#Stardustfamilyunited #IWW #Wobblies #SFU #Singingunion #Labormovement #Workersrights #Solidarity #Weareallstardust

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jeudi 28 septembre 2017

  • Statement from the CNT on the situation in Catalonia

    Open letter from CNT’s International Secretary

    Our position on Catalonia

    Dear comrades,

    First of all, thanks for the support that so many of you have provided with translations, putting statements up on social media, planning actions, etc. CNT, as a whole, and the comrades in Catalonia, particularly, are really grateful for your support.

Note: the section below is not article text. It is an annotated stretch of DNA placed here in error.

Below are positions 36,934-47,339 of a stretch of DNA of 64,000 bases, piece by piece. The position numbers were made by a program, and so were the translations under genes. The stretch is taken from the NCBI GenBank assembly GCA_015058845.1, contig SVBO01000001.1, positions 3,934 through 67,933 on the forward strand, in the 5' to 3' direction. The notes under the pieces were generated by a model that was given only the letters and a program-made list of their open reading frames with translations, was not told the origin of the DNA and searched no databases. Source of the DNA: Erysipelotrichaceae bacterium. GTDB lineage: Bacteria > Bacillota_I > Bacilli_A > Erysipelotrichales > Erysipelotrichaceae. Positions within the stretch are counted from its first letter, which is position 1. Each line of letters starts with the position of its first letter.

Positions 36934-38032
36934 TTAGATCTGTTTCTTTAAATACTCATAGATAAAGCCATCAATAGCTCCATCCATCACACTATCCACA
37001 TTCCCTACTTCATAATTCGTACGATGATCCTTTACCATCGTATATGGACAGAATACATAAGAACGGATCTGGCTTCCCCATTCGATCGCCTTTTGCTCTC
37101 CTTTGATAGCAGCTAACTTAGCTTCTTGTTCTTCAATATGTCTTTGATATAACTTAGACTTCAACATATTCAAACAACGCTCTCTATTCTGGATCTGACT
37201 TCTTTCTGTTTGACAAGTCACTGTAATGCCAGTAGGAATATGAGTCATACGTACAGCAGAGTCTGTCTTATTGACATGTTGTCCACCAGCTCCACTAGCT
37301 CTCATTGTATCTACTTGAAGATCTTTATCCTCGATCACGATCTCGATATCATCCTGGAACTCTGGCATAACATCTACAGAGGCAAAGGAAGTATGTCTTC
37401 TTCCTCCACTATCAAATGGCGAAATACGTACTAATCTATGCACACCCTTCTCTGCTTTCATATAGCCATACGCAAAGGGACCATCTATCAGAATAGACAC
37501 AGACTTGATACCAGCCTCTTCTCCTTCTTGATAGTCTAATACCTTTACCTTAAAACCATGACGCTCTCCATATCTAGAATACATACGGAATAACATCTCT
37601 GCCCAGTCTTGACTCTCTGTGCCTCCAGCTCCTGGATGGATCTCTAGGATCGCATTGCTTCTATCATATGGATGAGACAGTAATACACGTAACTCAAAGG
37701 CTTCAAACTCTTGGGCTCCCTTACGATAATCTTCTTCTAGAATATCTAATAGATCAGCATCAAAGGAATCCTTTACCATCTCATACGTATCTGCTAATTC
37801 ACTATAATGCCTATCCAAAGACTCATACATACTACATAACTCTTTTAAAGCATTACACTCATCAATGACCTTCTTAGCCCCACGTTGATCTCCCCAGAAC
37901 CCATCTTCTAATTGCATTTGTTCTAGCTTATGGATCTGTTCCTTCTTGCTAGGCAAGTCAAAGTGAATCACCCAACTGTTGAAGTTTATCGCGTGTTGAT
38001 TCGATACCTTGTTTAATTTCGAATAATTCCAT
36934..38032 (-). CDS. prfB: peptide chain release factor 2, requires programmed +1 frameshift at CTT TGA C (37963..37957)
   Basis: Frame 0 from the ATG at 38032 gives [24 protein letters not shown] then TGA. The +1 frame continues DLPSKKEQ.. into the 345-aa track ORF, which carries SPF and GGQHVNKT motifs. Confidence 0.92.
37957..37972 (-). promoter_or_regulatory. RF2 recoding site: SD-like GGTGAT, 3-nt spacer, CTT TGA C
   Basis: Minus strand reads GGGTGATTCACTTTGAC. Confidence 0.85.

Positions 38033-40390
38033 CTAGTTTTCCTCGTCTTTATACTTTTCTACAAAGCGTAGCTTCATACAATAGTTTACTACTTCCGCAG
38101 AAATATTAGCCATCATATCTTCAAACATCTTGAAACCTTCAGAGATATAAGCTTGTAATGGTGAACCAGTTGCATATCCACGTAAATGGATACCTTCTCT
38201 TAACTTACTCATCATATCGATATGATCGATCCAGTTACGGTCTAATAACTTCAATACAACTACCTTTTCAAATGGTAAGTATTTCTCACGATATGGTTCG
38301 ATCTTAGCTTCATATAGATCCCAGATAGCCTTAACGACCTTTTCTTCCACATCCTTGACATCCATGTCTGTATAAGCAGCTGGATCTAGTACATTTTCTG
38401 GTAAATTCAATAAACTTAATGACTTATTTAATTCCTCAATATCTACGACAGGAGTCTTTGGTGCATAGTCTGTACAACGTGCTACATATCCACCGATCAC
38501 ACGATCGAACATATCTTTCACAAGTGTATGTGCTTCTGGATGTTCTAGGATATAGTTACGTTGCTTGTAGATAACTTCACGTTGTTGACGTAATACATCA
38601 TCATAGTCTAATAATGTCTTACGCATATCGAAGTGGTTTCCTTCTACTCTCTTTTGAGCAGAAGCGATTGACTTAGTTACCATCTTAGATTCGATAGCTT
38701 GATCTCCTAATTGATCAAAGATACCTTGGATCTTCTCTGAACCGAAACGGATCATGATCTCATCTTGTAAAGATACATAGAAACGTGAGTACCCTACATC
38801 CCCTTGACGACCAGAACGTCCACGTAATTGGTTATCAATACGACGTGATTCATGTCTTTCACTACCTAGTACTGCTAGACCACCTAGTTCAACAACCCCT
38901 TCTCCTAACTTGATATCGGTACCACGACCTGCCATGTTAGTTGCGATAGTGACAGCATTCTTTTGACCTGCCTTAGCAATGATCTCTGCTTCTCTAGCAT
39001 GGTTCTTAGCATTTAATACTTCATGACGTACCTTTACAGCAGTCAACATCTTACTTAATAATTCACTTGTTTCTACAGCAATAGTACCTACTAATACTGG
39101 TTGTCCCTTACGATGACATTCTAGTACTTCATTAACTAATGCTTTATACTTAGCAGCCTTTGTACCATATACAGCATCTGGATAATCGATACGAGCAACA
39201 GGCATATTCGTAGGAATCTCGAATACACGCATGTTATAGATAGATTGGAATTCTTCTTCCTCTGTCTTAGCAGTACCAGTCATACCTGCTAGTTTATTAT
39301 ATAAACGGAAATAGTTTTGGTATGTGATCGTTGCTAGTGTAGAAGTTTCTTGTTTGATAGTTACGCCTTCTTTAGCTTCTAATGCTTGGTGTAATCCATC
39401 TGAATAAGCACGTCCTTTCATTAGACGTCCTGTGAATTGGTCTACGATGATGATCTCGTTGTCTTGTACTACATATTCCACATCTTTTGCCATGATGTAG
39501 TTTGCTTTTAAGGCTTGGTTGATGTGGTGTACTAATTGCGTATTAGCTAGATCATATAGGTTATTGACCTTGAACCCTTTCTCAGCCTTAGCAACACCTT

As you know the days are momentous in Catalonia and, to a lesser extent, in the rest of Spain. As I write these lines, riot police and the infamous military police, Guardia Civil, are attacking masses of people in the streets of many towns across Catalonia. CNT, together with other unions, is calling for a general strike on the 3rd of October against this repressive wave.

    You probably know that the unity of Spain has always been a rallying flag for the far right here. Therefore, any calls for self-determination from any part of it, as is the case now in Catalonia, spark a vicious response. We are already seeing an increase in the presence of fascist groups in many towns across Spain and the conservative government is taking an increasingly authoritarian stance, trampling on many fundamental freedoms. These are ominous signs of what might lie ahead for us. Repression is only likely to worsen on many fronts, may be even involving the military.